Metabolomics in Glycomics

  1. Get@NRC: Metabolomics in Glycomics (Opens in a new window)
DOIResolve DOI:
AuthorSearch for: ; Search for:
EditorSearch for: Li, Jianjun
TypeBook Chapter
Book titleFunctional Glycomics : Methods and Protocols
Series titleMethods in Molecular Biology; Volume 600
Pages175186; # of pages: 12
SubjectFlagellin; hydrophilic interaction liquid chromatography; glycosylation; mass spectrometry; metabolomics; precursor ion scanning; sugar-nucleotides
AbstractMetabolomics is essentially the study of all low molecular weight molecules in a biological system under defined conditions. In glycomics, there is much potential to gain insight into the biosynthesis of novel glycoconjugate structures by probing the metabolome for substrates that are suspected, or known, to be involved in the biosynthetic processes. Recently, we employed the use of hydrophilic interaction liquid chromatography–mass spectrometry (HILIC–MS) in a focused metabolomic study of sugar-nucleotides relevant to the biosynthesis of highly novel carbohydrate modifications on the flagellin of Campylobacter sp. We exploited the unique selectivity of the HILIC–MS method for discriminating between closely related sugar-nucleotide intermediates and allowed their subsequent structural identification using a combination of high-resolution mass spectrometry and nuclear magnetic resonance (NMR) spectroscopy. In addition, the HILIC–MS method permitted screening of selected isogenic mutants for sugar-nucleotide intermediates to determine a role for the corresponding genes on the flagellin glycosylation locus in the biosynthesis of the novel carbohydrate modifications.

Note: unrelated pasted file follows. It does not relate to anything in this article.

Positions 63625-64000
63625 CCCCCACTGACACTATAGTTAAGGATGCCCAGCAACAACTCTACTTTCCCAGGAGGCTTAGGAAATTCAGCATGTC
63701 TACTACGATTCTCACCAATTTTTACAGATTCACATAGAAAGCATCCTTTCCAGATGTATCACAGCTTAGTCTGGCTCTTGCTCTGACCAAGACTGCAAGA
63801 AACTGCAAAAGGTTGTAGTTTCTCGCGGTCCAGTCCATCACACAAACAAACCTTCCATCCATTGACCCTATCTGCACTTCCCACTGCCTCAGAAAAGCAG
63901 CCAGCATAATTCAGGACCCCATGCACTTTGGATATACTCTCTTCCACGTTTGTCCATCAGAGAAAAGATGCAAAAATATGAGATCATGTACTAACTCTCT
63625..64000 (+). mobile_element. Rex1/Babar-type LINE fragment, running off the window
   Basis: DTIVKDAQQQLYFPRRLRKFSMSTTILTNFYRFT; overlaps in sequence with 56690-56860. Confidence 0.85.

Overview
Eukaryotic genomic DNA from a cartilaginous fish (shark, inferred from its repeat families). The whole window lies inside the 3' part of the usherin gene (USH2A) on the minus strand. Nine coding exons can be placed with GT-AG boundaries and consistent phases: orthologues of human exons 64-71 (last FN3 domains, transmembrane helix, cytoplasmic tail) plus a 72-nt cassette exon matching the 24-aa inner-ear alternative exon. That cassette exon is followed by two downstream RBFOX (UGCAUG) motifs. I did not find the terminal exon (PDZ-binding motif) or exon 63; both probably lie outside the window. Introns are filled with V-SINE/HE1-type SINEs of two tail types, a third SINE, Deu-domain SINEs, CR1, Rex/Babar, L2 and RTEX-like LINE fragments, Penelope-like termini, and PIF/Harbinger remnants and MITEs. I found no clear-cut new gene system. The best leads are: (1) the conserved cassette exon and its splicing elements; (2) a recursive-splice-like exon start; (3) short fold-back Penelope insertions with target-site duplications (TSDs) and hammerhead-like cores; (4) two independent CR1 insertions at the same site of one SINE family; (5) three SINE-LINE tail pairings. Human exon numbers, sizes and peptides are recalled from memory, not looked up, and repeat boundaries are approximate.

Publication date
PublisherHumana Press
Humana Press
AffiliationNational Research Council Canada; NRC Institute for Marine Biosciences; NRC Institute for Biological Sciences
Peer reviewedNo
NRC number42816
NPARC number21268320
Export citationExport as RIS
Report a correctionReport a correction
Record identifierf880bf20-50f9-49f7-851c-ff8f5448f25e
Record created2013-06-19
Record modified2016-05-09
Bookmark and share
  • Share this page with Facebook (Opens in a new window)
  • Share this page with Twitter (Opens in a new window)
  • Share this page with Google+ (Opens in a new window)
  • Share this page with Delicious (Opens in a new window)